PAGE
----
Project managers, product managers, and IT department heads have a lot to keep track of. Competing ideas and differing priorities make it hard to keep everyone on the same page. Long development cycles make it even harder to measure when a project is going off the rails. 

By the time leaders realize they’re not steering, the project may have become completely rudderless. Different parts of it may not even be compatible anymore, and there’s a serious risk that costs are about to explode.

Instead of trying to manage projects, it’s easier to manage products. Leonardo da Vinci said, “Art is never finished, only abandoned.” Similarly, software products are never finished, but they should be usable and useful at several stages. The project mentality tries to cram living products into unnatural confines, defining them by timeline, budget, and milestones. Instead, quick iterations and bite-sized work help harness change and manage it more smoothly.

6) People Get Married to Legacy Systems

Employees and stakeholders can become so personally invested in legacy systems, they become utterly reluctant to change. Often, those same employees either helped build those systems or are just overly comfortable with them. Tools that tie into or depend on legacy systems also have to change as legacy systems are updated or replaced, and the work can feel like it’s snowballing. Incremental change helps with any of these problems. Learning the difference between harnessing versus resisting change helps leaders modernize software in useful ways without losing control of the products.

7) Pressure to Generate ROI

While we love innovation and technical excellence, the bottom line is the bottom line. How can you be sure your investment in this project will yield returns? How can you capture those returns before a competitor finds a way to take a bite out of your market share? Getting to market quickly gives you a chance to find niches and fill gaps before anyone else has a chance to encroach on your profits.

8) Blown Budgets

The single best way to simultaneously manage the budget and create working software is to generate a minimum viable product (MVP) as quickly as possible. If all you ever get is 80% of something that could work, and keep adding features from there, there’s never a point where folks will say: “This is good enough.”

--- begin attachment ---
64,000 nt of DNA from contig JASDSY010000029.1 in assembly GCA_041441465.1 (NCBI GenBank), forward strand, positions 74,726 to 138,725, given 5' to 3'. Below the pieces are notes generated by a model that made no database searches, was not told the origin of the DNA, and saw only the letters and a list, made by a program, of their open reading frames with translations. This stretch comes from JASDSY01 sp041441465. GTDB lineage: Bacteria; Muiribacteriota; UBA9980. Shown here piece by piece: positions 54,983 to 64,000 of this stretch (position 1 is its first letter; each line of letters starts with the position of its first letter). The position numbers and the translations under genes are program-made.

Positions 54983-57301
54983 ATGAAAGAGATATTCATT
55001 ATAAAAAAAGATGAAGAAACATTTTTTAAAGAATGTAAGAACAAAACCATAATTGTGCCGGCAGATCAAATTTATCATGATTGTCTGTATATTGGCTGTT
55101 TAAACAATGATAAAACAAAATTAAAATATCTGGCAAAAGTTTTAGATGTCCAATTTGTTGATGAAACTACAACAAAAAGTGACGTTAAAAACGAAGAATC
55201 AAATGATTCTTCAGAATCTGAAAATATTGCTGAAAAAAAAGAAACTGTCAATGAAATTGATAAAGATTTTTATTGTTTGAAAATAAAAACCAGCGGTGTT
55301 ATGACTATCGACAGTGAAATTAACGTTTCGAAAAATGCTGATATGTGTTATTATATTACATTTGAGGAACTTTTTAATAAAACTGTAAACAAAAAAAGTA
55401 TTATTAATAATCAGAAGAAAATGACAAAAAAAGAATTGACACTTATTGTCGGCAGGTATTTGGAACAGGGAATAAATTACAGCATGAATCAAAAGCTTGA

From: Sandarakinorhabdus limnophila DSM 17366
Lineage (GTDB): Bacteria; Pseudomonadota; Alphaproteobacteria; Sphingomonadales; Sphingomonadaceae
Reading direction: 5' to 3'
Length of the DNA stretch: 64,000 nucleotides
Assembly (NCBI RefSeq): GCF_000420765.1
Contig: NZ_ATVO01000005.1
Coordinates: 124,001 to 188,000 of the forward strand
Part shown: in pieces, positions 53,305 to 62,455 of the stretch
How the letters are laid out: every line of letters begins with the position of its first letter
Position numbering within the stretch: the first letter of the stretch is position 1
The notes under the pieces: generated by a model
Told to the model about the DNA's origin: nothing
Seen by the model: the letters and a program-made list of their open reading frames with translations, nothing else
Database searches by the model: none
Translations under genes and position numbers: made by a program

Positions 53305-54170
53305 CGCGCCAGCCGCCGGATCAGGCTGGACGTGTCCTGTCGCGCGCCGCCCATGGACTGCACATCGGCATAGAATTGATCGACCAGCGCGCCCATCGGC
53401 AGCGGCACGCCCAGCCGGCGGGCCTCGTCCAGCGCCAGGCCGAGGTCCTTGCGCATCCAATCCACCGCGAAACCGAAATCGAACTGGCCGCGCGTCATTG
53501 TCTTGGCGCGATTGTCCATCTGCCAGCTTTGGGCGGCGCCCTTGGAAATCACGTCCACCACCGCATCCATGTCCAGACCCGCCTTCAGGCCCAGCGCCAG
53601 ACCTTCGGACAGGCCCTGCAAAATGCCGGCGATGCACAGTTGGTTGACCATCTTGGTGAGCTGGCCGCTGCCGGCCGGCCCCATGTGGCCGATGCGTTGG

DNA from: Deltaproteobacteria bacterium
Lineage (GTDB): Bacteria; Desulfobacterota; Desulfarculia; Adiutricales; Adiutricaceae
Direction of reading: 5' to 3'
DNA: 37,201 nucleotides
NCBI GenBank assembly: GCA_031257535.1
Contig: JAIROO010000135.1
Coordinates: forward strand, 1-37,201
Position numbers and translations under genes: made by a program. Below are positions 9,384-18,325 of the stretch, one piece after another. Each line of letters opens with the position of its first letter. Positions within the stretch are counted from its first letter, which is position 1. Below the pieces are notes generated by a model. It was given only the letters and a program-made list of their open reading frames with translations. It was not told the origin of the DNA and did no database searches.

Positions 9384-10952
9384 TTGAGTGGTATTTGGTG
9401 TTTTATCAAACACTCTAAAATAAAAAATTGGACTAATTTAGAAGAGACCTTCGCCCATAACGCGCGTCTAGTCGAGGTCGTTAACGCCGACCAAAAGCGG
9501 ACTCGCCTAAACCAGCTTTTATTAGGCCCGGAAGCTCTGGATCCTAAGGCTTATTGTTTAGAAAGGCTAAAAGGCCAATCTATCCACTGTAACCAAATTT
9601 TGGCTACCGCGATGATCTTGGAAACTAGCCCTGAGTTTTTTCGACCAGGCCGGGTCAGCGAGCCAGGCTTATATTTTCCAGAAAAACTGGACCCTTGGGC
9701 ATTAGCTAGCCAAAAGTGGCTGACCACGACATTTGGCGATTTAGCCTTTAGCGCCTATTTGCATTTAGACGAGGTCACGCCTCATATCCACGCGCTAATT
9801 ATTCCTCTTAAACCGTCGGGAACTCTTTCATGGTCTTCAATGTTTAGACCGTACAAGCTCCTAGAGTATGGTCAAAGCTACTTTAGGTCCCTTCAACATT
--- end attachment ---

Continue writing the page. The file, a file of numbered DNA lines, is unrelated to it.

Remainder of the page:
Budgets and timelines will always be important in business, but not when they’re arbitrary. The most successful DevOps teams are realistic about budget and timeline. When the primary goal is to create working software, teams are free to identify which features they have the time and resources to build.

How Product Managers Solve Software Challenges

Agile DevOps teams can’t always avoid common software development challenges, and those challenges exist in agile environments and on agile teams, too. The trick is to meet the challenges head-on and roll with the changes by building small, adaptable teams and using quick development cycles. This is a top-down mentality that starts with product owners, project managers, and IT department heads. 

If leadership isn’t also adopting an agile mindset, “agile methodology” and “DevOps” might as well just be buzzwords. After a successful agile transformation that yields successful products, leaders receive a host of benefits, including:

  • Greater communication in both directions, which leads to better visibility into, and control of, projects
  • Increased ability to hit tight deadlines and get products to market quickly
  • Reduced costs of production to achieve faster ROI

How to Solve Software Development Challenges

Some teams might need a quick coaching session, while it might take some ongoing training for others to get in shape. The most important thing? Don’t freak out.

John Krewson

John started Sketch in service to the mission of improving the ways people and teams work together. His past experiences as an agilist and professional actor are the primary sources of inspiration in leading this mission.